For a small creative agency, H2O Architectes makes the most of cubbyholes and storage space
“It was a ballet of boxes,” quipped Antoine Santiard, one of three architects who worked on the Hypernuit project, in which a 62-square-metre office space in Paris was assembled almost entirely from custom-made containers. It was the type of original solution that could only come from an unconventional brief: how to design a layout for a collective of creative types who wanted to feel together but keep their autonomous identities. And, who also needed a multifunctional space that could simultaneously store and show off the photography that united them together.
Naturally, the budget for the start-up agency was tight. But at least the space was raw, oriented lengthwise and facing out to the street. So for H2O Architectes, installing full-length windows was an easy first step. Santiard and his colleagues Charlotte Hubert and Jean-Jacques Hubert initially proposed three “scenarios” before settling on the modular arrangement. It consists consisting of five workstations configured with a surfeit of boxes to accommodate computer servers, portfolios, books and other office needs.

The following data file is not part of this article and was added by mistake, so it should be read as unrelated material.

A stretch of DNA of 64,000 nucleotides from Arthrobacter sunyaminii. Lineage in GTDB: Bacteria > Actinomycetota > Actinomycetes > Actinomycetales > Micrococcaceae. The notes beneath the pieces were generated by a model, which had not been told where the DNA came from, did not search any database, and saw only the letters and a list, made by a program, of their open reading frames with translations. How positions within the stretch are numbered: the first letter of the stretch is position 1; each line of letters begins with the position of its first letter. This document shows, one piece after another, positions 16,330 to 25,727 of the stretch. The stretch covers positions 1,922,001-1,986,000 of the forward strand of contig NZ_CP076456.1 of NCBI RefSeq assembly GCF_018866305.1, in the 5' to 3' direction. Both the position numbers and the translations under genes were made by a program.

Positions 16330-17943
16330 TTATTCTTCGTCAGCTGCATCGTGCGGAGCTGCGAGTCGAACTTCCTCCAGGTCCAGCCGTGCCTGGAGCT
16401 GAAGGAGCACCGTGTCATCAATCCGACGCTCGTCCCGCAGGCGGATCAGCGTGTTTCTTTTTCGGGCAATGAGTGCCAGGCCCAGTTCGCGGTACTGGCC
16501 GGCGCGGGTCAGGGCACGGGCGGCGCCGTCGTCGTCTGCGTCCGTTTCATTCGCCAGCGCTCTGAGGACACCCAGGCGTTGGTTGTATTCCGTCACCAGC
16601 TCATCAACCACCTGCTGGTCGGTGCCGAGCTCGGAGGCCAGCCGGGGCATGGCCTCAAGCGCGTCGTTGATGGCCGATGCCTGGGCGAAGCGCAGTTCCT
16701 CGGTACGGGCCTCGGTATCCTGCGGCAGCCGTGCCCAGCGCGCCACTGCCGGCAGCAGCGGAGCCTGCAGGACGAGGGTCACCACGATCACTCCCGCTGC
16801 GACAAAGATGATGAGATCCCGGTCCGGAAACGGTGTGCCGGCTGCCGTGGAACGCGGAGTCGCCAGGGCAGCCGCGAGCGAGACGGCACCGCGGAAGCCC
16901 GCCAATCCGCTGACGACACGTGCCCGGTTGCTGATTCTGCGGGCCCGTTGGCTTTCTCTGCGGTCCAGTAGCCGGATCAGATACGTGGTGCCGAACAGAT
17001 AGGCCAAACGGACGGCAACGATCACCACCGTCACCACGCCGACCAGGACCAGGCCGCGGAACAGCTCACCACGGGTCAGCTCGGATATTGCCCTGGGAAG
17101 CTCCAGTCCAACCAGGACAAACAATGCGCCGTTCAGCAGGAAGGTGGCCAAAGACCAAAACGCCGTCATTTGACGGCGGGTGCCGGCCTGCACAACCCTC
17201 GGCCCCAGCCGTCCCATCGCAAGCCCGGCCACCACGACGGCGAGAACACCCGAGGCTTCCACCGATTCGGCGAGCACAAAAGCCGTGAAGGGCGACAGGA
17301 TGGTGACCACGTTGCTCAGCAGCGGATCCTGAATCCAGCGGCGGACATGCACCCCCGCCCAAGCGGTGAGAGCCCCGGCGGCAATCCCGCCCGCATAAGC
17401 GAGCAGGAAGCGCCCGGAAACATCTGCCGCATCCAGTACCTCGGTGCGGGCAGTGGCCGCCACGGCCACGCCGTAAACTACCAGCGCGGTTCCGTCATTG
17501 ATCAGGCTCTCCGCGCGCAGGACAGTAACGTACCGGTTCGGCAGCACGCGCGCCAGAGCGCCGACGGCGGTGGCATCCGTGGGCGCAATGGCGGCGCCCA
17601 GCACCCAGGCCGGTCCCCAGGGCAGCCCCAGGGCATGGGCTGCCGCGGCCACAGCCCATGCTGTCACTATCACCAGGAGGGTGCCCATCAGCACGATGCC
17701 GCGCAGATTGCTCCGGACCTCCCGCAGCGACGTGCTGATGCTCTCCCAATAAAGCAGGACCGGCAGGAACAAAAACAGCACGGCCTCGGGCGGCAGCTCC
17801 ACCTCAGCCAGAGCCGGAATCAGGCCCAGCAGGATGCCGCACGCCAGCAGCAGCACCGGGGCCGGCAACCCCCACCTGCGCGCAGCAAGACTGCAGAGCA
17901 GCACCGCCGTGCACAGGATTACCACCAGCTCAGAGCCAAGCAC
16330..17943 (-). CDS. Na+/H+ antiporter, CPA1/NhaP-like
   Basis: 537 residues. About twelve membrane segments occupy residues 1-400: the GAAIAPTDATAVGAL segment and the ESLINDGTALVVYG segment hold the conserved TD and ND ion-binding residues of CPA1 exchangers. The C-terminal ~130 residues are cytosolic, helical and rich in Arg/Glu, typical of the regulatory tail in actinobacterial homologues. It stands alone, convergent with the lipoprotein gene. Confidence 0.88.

While the workstations are fixed, all the peripheral boxes can be easily moved and restacked for gatherings. The walls have been lined with panels that maintain a consistent line within the stations while allowing artwork to be mounted and removed without damage. Meanwhile, the back corner of the space has been allocated to a meeting room separated by a glass wall and sliding screen. There is also a well-concealed kitchenette.
Everything exists in a neutral palette of white and grey laminate with a matching polished concrete floor. Santiard explains that the white interior boxes enhance the lightness of the space and encourage personalization from staffers. While the office was completed in three months, at a cost of just $85,000, it mostly came together in the final four days when all 81 boxes arrived from the millworking shop.
The project represents a “mise-en-interieur” where, as Santiard notes, an endless variety of assemblages allows for a versatile, layered space. Already, he has returned to host exhibitions only to find the cubbies filled with books and art lining the walls. And he seems pleased: “You can already see how they have appropriated the space; each has made it their own.”